The port owns the Inland Rivers Marine Terminal, which is an 84-acre intermodal facility located where the Gulf Intracoastal Waterway meets the Mississippi River. The terminal is strategically located; it connects the American heartland with international markets. Additionally, it is a transshipment point between Gulf of Mexico seaports such as Houston and New Orleans. 

The terminal handles containers, bulk cargoes, agricultural products, steel coils, bagged goods, newsprint, polypropylene and polyethylene pellets, and project cargo. The terminal includes a 42,000-square foot warehouse, a four-acre public container marshaling terminal, a roll-on/roll-off ramp, a staging area and a Union Pacific rail spur. The terminal offers bagging and cross-dock stuffing services, and it is part of the Foreign Trade Zone.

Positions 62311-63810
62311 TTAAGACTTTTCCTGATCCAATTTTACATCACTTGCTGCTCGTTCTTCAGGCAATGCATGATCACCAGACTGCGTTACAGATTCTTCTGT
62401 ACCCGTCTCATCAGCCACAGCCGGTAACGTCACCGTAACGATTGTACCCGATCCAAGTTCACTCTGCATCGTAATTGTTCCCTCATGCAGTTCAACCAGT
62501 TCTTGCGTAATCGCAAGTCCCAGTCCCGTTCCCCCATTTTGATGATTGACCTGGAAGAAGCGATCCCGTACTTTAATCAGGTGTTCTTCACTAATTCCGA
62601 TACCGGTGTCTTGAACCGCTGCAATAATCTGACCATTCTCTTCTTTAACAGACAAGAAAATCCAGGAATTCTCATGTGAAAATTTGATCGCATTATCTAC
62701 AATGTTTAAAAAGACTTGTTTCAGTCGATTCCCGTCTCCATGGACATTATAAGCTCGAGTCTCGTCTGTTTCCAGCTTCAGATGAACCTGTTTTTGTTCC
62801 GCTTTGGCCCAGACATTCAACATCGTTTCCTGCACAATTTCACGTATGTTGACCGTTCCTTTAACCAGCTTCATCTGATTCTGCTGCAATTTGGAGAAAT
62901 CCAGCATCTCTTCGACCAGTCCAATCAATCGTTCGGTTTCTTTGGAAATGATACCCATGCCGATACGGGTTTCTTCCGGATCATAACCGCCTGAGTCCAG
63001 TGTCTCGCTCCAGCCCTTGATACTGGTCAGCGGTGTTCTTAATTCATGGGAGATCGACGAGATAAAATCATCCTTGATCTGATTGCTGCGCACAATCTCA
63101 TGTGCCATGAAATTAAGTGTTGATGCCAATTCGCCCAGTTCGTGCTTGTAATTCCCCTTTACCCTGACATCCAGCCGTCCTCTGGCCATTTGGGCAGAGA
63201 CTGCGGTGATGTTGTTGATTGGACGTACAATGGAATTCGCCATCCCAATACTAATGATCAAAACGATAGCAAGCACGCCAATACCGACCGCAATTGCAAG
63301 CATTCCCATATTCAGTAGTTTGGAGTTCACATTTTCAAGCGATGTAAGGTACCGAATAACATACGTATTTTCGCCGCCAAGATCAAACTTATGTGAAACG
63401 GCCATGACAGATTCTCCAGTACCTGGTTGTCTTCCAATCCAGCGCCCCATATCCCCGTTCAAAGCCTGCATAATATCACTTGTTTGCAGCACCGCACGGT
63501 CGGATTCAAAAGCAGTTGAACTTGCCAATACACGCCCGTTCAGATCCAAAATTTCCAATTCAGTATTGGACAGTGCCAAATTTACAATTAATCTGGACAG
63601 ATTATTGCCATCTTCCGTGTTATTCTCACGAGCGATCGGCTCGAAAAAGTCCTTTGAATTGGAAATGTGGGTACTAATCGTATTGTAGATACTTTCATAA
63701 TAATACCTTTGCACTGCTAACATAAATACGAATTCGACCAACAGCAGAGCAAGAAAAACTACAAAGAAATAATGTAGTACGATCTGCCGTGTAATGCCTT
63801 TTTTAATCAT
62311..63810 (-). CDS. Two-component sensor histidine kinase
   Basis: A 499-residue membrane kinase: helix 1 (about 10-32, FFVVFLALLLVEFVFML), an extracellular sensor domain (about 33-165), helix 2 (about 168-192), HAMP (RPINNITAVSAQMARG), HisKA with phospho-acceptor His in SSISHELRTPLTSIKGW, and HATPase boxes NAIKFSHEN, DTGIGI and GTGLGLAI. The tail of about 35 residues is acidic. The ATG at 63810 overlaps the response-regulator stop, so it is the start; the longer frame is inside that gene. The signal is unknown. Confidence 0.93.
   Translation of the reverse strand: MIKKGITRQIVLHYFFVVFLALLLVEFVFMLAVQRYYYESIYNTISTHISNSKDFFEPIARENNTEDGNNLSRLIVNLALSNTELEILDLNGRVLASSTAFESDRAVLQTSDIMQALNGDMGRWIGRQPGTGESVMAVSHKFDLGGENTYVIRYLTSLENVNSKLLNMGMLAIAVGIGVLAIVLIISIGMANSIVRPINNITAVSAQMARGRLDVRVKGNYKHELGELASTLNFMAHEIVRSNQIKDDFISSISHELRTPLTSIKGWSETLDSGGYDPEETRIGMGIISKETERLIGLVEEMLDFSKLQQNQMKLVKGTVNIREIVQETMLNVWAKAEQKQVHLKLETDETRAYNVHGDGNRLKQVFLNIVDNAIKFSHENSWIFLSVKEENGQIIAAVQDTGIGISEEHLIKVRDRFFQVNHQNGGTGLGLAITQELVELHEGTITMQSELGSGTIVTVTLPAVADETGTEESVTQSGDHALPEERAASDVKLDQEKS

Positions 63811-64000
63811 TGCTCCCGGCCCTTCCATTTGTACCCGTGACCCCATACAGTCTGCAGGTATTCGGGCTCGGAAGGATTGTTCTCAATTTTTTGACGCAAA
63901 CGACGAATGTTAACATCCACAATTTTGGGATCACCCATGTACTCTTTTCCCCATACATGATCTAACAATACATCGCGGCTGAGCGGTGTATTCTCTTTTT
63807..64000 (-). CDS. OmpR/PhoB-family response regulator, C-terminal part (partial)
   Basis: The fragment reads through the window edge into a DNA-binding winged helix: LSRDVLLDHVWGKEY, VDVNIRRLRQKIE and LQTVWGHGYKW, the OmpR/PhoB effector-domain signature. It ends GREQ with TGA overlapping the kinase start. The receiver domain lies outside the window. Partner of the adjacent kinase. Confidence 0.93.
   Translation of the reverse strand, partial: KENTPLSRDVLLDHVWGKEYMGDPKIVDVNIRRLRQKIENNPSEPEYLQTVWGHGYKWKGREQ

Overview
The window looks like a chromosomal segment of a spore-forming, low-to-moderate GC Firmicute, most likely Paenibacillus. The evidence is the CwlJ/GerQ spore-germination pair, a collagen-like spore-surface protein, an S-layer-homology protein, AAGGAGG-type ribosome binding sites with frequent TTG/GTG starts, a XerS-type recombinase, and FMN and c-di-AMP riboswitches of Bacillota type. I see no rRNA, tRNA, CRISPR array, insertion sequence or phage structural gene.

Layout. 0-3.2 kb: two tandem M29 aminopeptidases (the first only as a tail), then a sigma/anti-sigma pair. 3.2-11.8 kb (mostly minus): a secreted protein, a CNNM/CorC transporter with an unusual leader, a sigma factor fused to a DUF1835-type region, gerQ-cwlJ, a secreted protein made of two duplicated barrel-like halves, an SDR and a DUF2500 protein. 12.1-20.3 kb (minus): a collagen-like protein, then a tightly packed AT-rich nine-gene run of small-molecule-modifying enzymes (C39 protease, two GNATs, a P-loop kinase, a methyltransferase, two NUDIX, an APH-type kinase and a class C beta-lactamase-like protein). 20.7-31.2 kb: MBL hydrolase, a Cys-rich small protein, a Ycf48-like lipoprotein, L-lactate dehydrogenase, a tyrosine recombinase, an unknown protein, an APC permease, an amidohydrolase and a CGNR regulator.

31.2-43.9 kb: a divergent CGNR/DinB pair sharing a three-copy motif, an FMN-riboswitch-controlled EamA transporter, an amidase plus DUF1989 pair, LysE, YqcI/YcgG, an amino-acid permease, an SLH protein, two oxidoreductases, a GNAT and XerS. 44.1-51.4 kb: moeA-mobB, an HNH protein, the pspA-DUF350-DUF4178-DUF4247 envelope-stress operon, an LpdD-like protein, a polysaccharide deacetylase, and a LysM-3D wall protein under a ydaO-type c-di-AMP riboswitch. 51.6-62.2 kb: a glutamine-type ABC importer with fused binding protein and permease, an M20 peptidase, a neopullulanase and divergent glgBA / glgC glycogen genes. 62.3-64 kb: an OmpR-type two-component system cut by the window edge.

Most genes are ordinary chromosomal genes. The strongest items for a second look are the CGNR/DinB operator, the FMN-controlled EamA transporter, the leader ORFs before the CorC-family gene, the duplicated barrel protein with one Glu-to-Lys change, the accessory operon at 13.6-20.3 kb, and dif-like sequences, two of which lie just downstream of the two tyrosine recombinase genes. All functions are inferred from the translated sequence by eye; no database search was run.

The port also owns the Baton Rouge Barge Terminal. Aggregate, bulk products, coke and wood chips are handled at this terminal. In addition, Kinder Morgan leases/operates a bulk terminal that has rail service and a coal-handling facility. The terminal has 985 feet of berthing space with a depth of 12 feet. 

The port-owned Petroleum Fuel and Terminal is operated by the Petroleum Fuel & Terminal Company. It handles petroleum products, fuel oil and carbon black; the terminal has a storage capacity of 17 million gallons. The terminal has berthing space of 864 feet and an alongside depth of 45 feet.

Part of the port complex. (Photo:
Part of the port complex. (Photo:

The port also owns the Public Grain Elevator; cargoes include soybeans, corn, wheat, oats and other grain products. The facility has the capacity to store 7.5 million bushels and can handle more than three million tons of cargo annually. Its berthing space is 800 feet with an alongside depth of 45 feet.